Known as "Magni," the robot can be customized and programmed to become anything from a porter to a cocktail waiter.

"The robot has a neural net which is a little bit like a human brain," said Crawley, who is co-founder of Ubiquity Robotics.

"Right now you hire a person because he can interact with objects; he knows where he is — and that's been a real barrier to robots up to this point," he said. "Now they're able to move things from one place to another, they're able to interact with objects and do the sorts of things that humans can do, and that's going to displace human work."

David Crawley, who designed the customizable robot Magni, is shown at a trade show in Las Vegas. (Kim Brunhuber/CBC)

Robots have already made significant inroads in factories and warehouses, Crawley says. He believes receptionists and other office workers will be the next to be displaced.

"The mundane jobs that humans do, robots will take those over," he said.

Almost everyone who represents companies that rely on robots are keen to emphasize that metallic workers are only meant to help — and not replace — the squishy ones that get paid breaks and health benefits. But not Henry Hu.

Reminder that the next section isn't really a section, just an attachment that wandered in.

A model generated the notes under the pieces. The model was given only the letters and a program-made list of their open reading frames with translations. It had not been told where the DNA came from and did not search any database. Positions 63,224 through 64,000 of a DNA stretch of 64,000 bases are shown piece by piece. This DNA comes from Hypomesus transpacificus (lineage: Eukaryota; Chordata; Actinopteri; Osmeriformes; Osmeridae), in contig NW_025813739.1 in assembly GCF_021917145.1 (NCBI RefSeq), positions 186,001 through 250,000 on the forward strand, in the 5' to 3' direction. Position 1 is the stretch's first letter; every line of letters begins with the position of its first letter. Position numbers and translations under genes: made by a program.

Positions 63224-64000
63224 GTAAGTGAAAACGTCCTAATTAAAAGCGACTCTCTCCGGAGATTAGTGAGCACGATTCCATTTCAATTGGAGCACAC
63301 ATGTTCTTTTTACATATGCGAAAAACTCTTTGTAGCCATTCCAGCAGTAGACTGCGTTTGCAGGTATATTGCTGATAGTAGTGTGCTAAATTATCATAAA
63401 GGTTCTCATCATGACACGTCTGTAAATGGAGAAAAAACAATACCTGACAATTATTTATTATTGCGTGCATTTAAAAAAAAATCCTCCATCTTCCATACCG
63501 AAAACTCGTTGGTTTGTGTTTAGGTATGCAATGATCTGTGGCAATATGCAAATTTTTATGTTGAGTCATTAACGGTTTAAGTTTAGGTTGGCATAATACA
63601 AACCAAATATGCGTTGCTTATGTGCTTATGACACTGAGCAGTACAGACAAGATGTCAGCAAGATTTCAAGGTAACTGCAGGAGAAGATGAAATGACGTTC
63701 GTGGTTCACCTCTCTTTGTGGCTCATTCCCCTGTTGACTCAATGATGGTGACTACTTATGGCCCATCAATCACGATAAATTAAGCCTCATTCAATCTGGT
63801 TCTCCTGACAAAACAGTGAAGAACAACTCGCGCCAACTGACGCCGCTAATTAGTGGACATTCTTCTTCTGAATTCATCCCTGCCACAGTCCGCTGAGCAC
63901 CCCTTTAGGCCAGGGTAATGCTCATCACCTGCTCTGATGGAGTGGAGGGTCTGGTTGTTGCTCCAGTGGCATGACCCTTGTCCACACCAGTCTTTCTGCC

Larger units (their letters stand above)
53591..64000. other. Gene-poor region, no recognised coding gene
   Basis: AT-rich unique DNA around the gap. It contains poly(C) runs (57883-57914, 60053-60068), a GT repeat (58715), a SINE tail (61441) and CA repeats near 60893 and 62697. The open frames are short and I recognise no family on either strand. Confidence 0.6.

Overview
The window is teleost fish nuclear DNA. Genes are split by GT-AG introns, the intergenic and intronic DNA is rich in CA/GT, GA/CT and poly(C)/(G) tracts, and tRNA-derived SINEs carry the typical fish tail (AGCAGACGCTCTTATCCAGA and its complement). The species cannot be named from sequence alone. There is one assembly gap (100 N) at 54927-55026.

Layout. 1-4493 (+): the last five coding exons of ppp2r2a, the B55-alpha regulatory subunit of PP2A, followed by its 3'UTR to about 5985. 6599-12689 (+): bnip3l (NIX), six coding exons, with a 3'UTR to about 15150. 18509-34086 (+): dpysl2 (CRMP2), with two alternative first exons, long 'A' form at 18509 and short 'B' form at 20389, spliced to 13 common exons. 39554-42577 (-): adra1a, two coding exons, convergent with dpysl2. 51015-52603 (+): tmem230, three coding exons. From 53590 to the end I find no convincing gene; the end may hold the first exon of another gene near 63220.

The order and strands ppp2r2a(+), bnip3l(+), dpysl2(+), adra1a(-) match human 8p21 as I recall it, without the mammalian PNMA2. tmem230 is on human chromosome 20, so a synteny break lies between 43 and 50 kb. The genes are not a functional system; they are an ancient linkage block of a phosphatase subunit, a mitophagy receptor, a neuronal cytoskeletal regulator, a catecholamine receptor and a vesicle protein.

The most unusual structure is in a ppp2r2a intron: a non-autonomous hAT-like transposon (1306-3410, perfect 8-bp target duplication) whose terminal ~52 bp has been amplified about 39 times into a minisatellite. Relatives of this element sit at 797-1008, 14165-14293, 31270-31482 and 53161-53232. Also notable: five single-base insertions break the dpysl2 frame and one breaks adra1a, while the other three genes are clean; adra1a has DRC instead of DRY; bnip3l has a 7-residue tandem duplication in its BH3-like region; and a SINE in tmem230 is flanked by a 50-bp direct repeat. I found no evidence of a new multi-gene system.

Robots for the 'boring' work

On a street corner in San Francisco stands one of the only coffee shops in the United States run by a robot. Inside the artfully designed street-front kiosk called Cafe X, a robot known as "Robin" twirls and gyrates as it waits for a customer to order a coffee via a touchscreen mounted a few feet away.

"It likes to wave and dance," said Hu, laughing. "It has like several different dance routines."

Robin makes a latté at one of three Cafe X locations in San Francisco. (Kim Brunhuber/CBC)

The 25-year-old said he came up with the concept of Cafe X because he spent a lot of time "waiting in line at coffee shops" for baristas whose jobs seemed mostly comprised of factory worker-like mechanical functions.

"A lot of what the baristas are doing is moving cups around," Hu said. "They're basically shuffling cups and pushing buttons on machines."

Using robots to do the "boring" work allows the one or two human employees standing outside the kiosk to focus on customer service, Hu says. But in an unusually frank admission, he says that by using robots, Cafe X is able to reduce one of the highest costs of any coffee chain.

"Certainly it gives us the flexibility to adjust the amount of labour we have on sites because the basic functionality of making drinks is done by robots," he said. "So that is one of the things that makes it more economical for us to scale really quickly."